Which Aesthetics Do You Mean?

May 13, 2011 · Print This Article

I don’t know much about aesthetics. When my friends start talking, usually with plastic cups of wine in their hands, and tossing that word around I nod my head and pretend to know what they mean. But I don’t really. The problem is that the word has so many meanings and definitions vary depending on who’s using it. I never studied aesthetics in school, but it’s not as if I haven’t made an effort to educate myself. I read a little Kant and that helped, but not in any sort of practical way. When people say “aesthetics,” I’m still not sure what they are talking about.

When I saw the charming little book Which “Aesthetics” Do You Mean?: Ten Definitions, I immediately picked it up. At only 94 pages, many of which are images, this slim book by Leonard Koren undertakes to clear the confusion. In the introduction Koren drills right down, writing “If you have this book in your hand you are most likely a creator or cultural worker who, on any number of occasions, has been seized by the desire to wrestle the terms ‘aesthetic’ or ‘aesthetics’ to the ground and strip them of their pretentions. This has probably occurred when you’ve heard or read ‘aesthetic’ or ‘aesthetics’ used in some vague or ambiguous way whose main purpose, it seemed, was to fill semantic dead space, as in I really like his uh, uh, ummm, aesthetics.” He’s right on all counts.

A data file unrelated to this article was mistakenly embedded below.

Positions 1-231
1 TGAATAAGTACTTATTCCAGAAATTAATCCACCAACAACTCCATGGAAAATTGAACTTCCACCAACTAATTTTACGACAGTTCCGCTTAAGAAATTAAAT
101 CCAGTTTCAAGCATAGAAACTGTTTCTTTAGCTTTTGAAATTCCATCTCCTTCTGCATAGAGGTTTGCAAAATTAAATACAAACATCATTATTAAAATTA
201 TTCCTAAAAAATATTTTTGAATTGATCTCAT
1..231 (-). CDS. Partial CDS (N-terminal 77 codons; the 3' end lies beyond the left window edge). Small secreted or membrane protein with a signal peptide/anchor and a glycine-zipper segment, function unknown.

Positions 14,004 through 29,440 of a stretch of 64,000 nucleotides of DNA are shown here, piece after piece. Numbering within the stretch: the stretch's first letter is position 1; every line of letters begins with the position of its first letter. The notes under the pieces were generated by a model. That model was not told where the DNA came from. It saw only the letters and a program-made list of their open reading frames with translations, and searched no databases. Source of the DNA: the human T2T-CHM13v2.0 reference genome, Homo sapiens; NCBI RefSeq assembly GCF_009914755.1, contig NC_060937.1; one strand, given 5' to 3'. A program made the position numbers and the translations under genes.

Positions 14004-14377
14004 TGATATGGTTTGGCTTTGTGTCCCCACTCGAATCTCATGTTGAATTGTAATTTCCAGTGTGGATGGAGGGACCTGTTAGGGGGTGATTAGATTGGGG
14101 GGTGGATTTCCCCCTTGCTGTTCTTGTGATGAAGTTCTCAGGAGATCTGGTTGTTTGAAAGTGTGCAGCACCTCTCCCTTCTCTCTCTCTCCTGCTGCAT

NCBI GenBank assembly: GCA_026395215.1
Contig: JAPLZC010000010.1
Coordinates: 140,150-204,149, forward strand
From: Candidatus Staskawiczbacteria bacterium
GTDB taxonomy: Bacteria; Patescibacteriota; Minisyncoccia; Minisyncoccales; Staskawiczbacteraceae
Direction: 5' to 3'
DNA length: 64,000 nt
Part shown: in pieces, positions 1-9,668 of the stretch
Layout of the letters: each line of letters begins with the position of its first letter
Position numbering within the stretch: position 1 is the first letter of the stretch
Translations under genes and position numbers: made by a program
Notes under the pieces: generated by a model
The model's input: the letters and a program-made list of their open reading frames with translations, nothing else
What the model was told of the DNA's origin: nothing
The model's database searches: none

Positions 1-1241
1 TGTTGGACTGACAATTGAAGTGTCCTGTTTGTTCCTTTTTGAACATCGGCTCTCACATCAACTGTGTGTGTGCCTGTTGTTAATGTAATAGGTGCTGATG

Which Aesthetics Do You Mean? is divided into two sections. The first section is simply ten definitions of aesthetics with concrete examples, and they are everyday definitions at that. For example, “a style or sensibility” and  ”a branch of Western philosophy concerned primarily with the nature of art and related phenomena.” These are the kinds of definitions I was expecting, but he also has some surprises in “a profession devoted to the beautification of the human body.” Well, I guess that’s aesthetics, too. By addressing without judgment all of the ways in which we use “aesthetics,” Koren allows us to consider the meanings and their relationship each other.

The second part of the book, however, is odd. Presented as “usage in context,” part two serves myriad functions. True to its title, Koren uses the words “aesthetic” and “aesthetics” in context, and next to each instance he provides the definition in brackets. It’s illustrative and funny. The oddness comes in the content. At its heart, it is an essay, but it becomes unexpectedly personal and nearly narcissistic with Koren discussing the ugly lawsuit with his ex-wife and what lead him to write his previous book Wabi-Sabi. I also found myself questioning the veracity of what I was reading and wondering if Koren hadn’t just presented this fictive example of aesthetics in action. But I don’t think so.

Despite its peculiarities, or perhaps because of them, when I finished reading Which Aesthetics Do You Mean?, I was sad. Ultimately, that’s how I judge a book.

Which Aesthetics Do You Mean? Leonard Koren. Imperfect Press, 2010.

 

Point of Origin

  • No results yet!